An international regulatory framework for risk governance of carbon capture and storage
An international regulatory framework for risk governance of carbon capture and storage

1st May 2007

Topic(s): Engineering and project delivery, Policy, law and regulation

CO2 capture and storage (CCS) in geological structures and its possible risks have been topics of extensive study in recent years. In contrast, the legal and regulatory structures necessary to support widespread capture and long-term, secure storage have received far less attention. This essay seeks to bridge this gap by building on existing CCS risk literature and outlining some of the key components of an international risk governance framework necessary for the widespread diffusion of CCS. The discussion is summarized by making preliminary recommendations on attributes that an effective regulatory regime for CCS should possess.

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Disclaimer

The content within the Global CCS Institute Publications, Reports and Research Library is provided for information purposes only. We make every effort and take reasonable care to keep the content of this section up-to-date and error-free. However, we make no claim as to its accuracy, currency or reliability.

Content and material featured within this section of our website includes reports and research published by third parties. The content and material may include opinions and recommendations of third parties that do not reflect those held by the Global CCS Institute.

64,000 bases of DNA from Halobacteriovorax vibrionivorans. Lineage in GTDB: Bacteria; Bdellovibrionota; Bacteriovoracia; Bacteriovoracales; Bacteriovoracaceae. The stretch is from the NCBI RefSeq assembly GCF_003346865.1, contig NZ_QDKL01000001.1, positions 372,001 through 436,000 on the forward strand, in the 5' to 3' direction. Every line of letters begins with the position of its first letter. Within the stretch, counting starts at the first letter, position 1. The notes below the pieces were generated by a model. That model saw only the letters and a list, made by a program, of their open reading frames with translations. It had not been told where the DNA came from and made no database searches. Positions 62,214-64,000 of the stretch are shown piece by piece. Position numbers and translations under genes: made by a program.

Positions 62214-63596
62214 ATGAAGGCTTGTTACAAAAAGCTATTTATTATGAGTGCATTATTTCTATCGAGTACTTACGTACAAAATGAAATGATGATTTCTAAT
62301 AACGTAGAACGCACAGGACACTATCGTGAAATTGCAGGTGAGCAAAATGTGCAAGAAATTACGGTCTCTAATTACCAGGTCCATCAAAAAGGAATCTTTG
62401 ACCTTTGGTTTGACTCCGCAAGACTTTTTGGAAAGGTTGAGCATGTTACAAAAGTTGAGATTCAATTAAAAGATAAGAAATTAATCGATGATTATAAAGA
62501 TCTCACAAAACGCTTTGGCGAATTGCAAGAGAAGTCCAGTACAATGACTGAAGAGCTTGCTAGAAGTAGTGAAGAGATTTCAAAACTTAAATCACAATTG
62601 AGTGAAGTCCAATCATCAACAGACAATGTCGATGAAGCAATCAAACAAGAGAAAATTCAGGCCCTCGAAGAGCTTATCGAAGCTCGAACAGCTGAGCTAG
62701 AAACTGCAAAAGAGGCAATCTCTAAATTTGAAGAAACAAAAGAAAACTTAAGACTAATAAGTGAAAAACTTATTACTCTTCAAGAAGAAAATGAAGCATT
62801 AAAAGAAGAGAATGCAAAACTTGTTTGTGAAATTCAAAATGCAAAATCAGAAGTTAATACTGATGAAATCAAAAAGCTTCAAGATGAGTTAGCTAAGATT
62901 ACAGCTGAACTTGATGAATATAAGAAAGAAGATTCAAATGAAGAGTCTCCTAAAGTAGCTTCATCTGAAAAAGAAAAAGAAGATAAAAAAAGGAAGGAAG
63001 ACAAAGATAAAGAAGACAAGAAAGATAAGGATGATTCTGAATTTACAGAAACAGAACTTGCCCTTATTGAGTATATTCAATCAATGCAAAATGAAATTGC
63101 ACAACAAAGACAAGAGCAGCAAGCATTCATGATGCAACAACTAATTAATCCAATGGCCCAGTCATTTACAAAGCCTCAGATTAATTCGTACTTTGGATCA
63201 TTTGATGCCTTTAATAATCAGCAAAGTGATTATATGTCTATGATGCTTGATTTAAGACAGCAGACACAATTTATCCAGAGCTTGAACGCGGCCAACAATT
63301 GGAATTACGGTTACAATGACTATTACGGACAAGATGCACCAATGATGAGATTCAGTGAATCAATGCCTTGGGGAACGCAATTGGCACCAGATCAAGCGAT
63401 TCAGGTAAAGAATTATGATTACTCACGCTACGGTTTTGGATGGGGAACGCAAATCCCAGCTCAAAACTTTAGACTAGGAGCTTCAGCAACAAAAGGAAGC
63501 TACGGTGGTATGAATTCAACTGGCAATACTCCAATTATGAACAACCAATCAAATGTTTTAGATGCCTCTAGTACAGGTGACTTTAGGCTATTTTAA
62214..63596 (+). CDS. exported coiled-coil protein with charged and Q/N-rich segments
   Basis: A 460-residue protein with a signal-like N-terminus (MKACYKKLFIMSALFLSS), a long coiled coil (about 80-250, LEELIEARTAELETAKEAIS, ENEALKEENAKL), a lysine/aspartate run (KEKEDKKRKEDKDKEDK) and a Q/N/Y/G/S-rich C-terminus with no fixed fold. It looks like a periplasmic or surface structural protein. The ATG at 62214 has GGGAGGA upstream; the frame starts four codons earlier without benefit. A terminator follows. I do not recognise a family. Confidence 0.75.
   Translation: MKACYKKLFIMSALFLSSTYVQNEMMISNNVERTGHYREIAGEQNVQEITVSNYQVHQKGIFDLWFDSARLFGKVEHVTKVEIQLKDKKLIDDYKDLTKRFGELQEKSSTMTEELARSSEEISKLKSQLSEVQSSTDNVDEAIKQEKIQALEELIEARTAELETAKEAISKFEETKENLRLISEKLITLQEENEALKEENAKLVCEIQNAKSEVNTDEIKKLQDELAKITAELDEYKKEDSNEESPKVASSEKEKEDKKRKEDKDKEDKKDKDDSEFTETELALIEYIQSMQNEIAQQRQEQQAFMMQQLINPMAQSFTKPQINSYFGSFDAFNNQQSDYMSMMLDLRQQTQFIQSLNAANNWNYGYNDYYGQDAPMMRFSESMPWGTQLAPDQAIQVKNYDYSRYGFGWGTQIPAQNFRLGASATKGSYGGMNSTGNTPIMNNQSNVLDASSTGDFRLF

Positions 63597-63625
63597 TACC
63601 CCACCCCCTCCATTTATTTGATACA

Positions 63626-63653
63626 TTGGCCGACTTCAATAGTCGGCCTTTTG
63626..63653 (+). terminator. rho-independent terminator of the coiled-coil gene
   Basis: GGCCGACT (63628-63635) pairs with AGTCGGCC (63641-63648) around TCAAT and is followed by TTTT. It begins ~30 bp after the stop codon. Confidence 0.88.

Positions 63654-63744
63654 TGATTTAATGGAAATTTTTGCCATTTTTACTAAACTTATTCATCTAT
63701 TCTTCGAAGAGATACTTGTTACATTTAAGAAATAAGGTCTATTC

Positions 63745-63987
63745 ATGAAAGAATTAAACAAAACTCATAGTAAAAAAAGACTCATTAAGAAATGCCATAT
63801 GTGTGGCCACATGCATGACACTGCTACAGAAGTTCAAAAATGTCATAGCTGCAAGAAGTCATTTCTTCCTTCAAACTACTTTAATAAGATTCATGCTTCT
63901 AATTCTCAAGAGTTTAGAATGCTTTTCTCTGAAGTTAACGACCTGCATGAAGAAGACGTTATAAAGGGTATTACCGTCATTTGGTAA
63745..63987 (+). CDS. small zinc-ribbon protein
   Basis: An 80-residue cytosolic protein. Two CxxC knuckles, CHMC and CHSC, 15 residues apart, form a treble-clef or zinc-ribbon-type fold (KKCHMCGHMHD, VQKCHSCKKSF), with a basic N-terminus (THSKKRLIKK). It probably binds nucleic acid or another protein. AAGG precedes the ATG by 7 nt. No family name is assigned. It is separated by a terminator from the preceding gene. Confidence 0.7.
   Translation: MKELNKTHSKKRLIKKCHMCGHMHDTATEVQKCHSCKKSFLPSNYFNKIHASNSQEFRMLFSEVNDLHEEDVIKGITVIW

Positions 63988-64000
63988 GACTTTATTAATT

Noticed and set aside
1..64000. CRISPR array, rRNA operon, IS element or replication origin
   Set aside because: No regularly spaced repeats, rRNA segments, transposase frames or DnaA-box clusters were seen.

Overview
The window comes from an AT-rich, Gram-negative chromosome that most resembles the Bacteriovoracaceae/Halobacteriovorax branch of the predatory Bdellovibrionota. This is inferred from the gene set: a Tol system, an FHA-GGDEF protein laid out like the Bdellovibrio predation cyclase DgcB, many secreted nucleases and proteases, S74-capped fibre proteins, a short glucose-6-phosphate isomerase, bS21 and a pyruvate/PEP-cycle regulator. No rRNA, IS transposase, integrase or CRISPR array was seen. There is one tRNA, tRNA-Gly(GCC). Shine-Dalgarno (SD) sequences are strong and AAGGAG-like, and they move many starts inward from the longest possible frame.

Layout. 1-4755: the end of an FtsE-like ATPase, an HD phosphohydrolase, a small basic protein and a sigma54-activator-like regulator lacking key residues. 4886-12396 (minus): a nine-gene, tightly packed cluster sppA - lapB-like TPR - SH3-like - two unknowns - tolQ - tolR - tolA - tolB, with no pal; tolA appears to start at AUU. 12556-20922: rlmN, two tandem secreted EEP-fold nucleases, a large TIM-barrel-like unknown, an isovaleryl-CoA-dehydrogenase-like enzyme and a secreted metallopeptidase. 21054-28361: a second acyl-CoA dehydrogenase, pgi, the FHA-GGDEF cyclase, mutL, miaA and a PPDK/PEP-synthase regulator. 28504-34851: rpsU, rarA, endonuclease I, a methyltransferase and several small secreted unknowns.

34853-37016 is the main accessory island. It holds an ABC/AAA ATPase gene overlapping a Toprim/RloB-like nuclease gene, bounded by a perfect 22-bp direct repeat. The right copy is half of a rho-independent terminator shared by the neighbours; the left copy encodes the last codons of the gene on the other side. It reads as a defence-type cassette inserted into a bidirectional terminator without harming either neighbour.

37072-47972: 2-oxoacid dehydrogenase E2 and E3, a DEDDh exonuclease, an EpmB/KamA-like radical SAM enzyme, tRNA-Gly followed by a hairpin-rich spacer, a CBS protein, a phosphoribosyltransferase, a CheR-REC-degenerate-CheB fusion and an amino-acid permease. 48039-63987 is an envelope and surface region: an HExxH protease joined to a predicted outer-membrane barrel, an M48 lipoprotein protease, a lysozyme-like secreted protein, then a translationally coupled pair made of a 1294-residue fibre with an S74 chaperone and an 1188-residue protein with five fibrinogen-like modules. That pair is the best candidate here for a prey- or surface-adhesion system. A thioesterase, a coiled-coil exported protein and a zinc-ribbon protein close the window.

Carbon dioxide storage: geological security and environmental issues. Case study on the Sleipner gas field in Norway
Carbon dioxide storage: geological security and environmental issues. Case study on the Sleipner gas field in Norway

1st May 2007

Topic(s): Carbon capture, use and storage (CCUS), Health, safety and environment

The Sleipner project is a commercial CO2 injection project and proved that CO2 capture and storage is a technically feasible and effective method for greenhouse mitigation. It further demonstrates that CO2 storage is both safe and has a low environmental impact. Monitoring is needed for a wide variety of purposes. Specifically, to ensure and document the injection process, verify the quantity of injected CO2 that has been stored by various mechanisms, demonstrate with appropriate monitoring techniques that CO2 remains contained in the intended storage formation(s). This is currently the principal method for assuring that the CO2 remains stored and that performance predictions can be verified.

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Disclaimer

The content within the Global CCS Institute Publications, Reports and Research Library is provided for information purposes only. We make every effort and take reasonable care to keep the content of this section up-to-date and error-free. However, we make no claim as to its accuracy, currency or reliability.

Content and material featured within this section of our website includes reports and research published by third parties. The content and material may include opinions and recommendations of third parties that do not reflect those held by the Global CCS Institute.

Technical support for an enabling policy framework for carbon dioxide capture and geological storage
Technical support for an enabling policy framework for carbon dioxide capture and geological storage

1st April 2007

Topic(s): Carbon capture, use and storage (CCUS), Policy, law and regulation

This paper presents a high level view of the key policy options for regulating CO2 capture and storage (CCS) activities in the EU. Also outlined are some suggested issues and amendments to existing EU legislation that will be required in order to clarify their scope, confer their provisions or remove them as potential barriers.

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Disclaimer

The content within the Global CCS Institute Publications, Reports and Research Library is provided for information purposes only. We make every effort and take reasonable care to keep the content of this section up-to-date and error-free. However, we make no claim as to its accuracy, currency or reliability.